Organic Mag

Sometimes black love is unprofessional and that’s okay: On Babes and Mampintsha

Ayanda Radebe 

I should start this by saying I don’t know Babes Wodumo and Mampintsha in person nor do I know anything about their relationship outside of what has been made public. I have watched, danced to and sang along to the rise of Babes Wodumo over the last year with wonder and a great deal of excitement. Last week, ahead of the BET’s, I watched their visa drama unfold in dismay with the rest of the country and I was struck by a revelation. As a nation, Mampintsha and Babes are ushering us into the future with their story of imperfect black love. Hear me out.

There’s no getting around it, everything from Qhubekani/Ninomona-gate to the 50 days late visa application was a mess and we hope it never happens again but here’s why I believe they are ushering us into the future. A future where black love in all its forms and often unpolished appearance is visible and allowed to just be.

🎁🔔

A post shared by Bongekile Simelane (@babes_wodumo) on

When Babes Wodumo first made her mark on the music scene, it was not just her nimble dance moves that made us sit up and take notice; it was her audacity to be herself so publicly. We were mid 2016 and the internet community was at the height of the #blackgirlmagic and #carefreeblackgirl trends but there was a type of girl who was noticeably absent from the narrative and underrepresented. Instead, the universal symbol of carefree on the internets had a septum piercing, cute tattoos, flowers in her shea-buttered afro and waxed lyrical about feminism and self-care.

Closer to home, we know that that girl probably went to private school/model C and ‘carefree’ is more likely a carefully chosen and curated aesthetic. The original carefree black girls are the Babes Wodumos of our neighborhoods. The girls who owned the dance circle at any party and weren’t bothered with what anyone had to say about what they choose to wear or their choice in lovers. When we were introduced to Bongekile Simelane on TV with her blonde wig and all round “ghetto” appearance we nodded in recognition. Her presence was imperative for the full South African picture which has been dominated by a palatable, easily consumed upper-middle classed blackness. Purely by being visible she humanized and brought to the mainstream a kind of young black womanhood that has been missing from our screens since Lebo and Brenda left us.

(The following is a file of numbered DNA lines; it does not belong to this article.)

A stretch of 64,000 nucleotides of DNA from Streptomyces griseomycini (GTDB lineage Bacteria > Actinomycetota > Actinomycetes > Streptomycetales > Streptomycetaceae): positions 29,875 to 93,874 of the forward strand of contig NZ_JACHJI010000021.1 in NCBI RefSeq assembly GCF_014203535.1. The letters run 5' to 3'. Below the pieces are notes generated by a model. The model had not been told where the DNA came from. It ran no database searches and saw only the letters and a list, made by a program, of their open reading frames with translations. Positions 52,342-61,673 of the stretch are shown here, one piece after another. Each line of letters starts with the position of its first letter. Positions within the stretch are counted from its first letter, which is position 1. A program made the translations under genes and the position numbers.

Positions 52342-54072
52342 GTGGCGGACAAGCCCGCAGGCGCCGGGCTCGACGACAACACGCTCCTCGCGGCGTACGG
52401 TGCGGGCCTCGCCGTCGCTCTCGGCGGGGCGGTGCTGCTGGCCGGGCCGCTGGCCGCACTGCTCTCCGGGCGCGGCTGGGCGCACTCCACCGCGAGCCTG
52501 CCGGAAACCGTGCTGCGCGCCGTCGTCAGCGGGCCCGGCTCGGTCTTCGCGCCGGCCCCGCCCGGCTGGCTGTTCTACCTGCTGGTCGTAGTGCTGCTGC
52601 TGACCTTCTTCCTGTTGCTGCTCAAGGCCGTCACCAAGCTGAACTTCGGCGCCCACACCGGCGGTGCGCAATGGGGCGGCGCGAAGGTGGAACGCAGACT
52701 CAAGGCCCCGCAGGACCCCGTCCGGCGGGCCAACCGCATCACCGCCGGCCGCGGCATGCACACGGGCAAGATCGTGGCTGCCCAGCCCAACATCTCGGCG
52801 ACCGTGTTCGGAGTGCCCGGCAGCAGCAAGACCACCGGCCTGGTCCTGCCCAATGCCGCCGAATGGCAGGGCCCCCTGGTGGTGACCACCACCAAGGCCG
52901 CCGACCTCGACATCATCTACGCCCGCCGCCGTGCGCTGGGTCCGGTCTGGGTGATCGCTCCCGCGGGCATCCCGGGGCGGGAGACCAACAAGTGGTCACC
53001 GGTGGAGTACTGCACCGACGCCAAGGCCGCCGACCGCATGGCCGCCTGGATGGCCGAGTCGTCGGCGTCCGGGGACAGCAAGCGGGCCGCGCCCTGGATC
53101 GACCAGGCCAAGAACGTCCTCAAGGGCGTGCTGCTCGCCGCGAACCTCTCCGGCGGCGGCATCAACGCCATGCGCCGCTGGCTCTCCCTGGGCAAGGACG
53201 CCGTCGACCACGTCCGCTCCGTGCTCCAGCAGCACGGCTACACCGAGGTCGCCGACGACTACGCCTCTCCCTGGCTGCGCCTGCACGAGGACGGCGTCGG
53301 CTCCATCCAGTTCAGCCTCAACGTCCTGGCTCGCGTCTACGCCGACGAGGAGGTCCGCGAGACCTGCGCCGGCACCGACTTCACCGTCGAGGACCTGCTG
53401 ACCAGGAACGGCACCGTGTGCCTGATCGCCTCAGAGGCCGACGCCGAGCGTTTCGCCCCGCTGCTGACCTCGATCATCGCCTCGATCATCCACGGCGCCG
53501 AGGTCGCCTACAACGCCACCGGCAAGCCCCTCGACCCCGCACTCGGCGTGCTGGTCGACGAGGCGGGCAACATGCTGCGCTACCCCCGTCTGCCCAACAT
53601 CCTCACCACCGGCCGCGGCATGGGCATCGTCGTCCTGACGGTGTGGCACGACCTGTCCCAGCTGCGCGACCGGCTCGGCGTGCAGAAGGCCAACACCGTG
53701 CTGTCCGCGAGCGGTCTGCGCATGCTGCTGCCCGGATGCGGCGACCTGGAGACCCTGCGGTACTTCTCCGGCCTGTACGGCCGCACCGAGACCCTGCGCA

🐶

A post shared by Bongekile Simelane (@babes_wodumo) on

Mampintsha and Babes as a couple too are a couple we recognize intimately. They are not the Maps’ and Nomzamos or Zakes and Nandi’s of the world – not by a long shot. And more importantly, they are not trying to be. They can be messy, they make spectacles of themselves often, they don’t have that nasal inflection in their English but what they are is genuinely into and happy with each other. There is room in the dominant conversation that seems to prioritize middle classed blackness for them as well, especially considering that theirs is a relationship that represents and resembles far more of what exists in SA.

I do think they should have pre-empted their stuff-up by employing professional services but in the same breath, I understand their distrust of professional services. I understand their distrust of many establishments which is what led to their outburst after the SAMA’s. I understand their attempt to follow their dreams on their own terms even though they ended up with eggs on their faces. When you think about the long history of South African artists from the townships who sign away their fortunes to labels and ‘professional services’ – I understand their caution.

It’s easy to get on a middle classed high horse and laugh publicly at the simpletons who didn’t even know that you need a Visa to go to America – oh how very cultured and well traveled we are. However, we forget that we too have not always known this and where many of us come from and still return to – many do not know. This knowing of ours doesn’t make us any better nor does it mean we can judge the ways others learn – even when the stakes are as high as they were in this instance.

There has been plenty of criticism of the relationship too and I think this is perhaps where we need to take several seats. This policing of black relationships between consenting adults is played out, granted the power dynamic in this specific relationship is slightly concerning but it still has the right to exist and do so publicly.

Now that they have done the right thing and enlisted the service of a reputable PR firm, I hope they continue to stay visible and sip on ‘better-black’ tears as they laugh all the way to to the bank.

 

Add comment

Follow us

Don't be shy, get in touch. We love meeting interesting people and making new friends.

Most popular